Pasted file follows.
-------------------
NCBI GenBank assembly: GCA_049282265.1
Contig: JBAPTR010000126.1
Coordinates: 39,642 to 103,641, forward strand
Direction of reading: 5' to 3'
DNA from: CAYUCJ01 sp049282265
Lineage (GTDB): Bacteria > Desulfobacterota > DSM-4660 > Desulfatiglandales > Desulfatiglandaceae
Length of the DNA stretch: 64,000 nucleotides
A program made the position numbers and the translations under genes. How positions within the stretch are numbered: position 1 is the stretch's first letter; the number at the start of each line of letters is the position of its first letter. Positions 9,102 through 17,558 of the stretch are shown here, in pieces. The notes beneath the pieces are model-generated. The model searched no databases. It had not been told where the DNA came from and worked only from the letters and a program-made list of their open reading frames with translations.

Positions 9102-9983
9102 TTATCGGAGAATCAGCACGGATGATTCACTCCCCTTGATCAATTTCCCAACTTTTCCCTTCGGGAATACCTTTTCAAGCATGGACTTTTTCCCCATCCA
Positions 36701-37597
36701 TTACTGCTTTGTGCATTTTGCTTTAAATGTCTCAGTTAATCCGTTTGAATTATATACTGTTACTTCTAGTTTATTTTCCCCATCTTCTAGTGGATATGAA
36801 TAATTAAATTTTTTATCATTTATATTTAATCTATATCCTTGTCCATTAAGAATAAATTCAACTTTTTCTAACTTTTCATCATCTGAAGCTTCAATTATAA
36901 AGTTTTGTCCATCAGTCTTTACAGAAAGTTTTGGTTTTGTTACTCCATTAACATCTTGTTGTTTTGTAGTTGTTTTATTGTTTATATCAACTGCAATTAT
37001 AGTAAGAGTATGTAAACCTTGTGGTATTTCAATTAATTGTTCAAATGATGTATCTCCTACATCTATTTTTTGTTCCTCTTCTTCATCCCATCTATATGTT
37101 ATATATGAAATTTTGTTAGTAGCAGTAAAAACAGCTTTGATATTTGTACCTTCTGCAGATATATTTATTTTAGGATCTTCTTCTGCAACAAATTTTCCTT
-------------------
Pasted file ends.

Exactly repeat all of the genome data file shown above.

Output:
NCBI GenBank assembly: GCA_049282265.1
Contig: JBAPTR010000126.1
Coordinates: 39,642 to 103,641, forward strand
Direction of reading: 5' to 3'
DNA from: CAYUCJ01 sp049282265
Lineage (GTDB): Bacteria > Desulfobacterota > DSM-4660 > Desulfatiglandales > Desulfatiglandaceae
Length of the DNA stretch: 64,000 nucleotides
A program made the position numbers and the translations under genes. How positions within the stretch are numbered: position 1 is the stretch's first letter; the number at the start of each line of letters is the position of its first letter. Positions 9,102 through 17,558 of the stretch are shown here, in pieces. The notes beneath the pieces are model-generated. The model searched no databases. It had not been told where the DNA came from and worked only from the letters and a program-made list of their open reading frames with translations.

Positions 9102-9983
9102 TTATCGGAGAATCAGCACGGATGATTCACTCCCCTTGATCAATTTCCCAACTTTTCCCTTCGGGAATACCTTTTCAAGCATGGACTTTTTCCCCATCCA
Positions 36701-37597
36701 TTACTGCTTTGTGCATTTTGCTTTAAATGTCTCAGTTAATCCGTTTGAATTATATACTGTTACTTCTAGTTTATTTTCCCCATCTTCTAGTGGATATGAA
36801 TAATTAAATTTTTTATCATTTATATTTAATCTATATCCTTGTCCATTAAGAATAAATTCAACTTTTTCTAACTTTTCATCATCTGAAGCTTCAATTATAA
36901 AGTTTTGTCCATCAGTCTTTACAGAAAGTTTTGGTTTTGTTACTCCATTAACATCTTGTTGTTTTGTAGTTGTTTTATTGTTTATATCAACTGCAATTAT
37001 AGTAAGAGTATGTAAACCTTGTGGTATTTCAATTAATTGTTCAAATGATGTATCTCCTACATCTATTTTTTGTTCCTCTTCTTCATCCCATCTATATGTT
37101 ATATATGAAATTTTGTTAGTAGCAGTAAAAACAGCTTTGATATTTGTACCTTCTGCAGATATATTTATTTTAGGATCTTCTTCTGCAACAAATTTTCCTT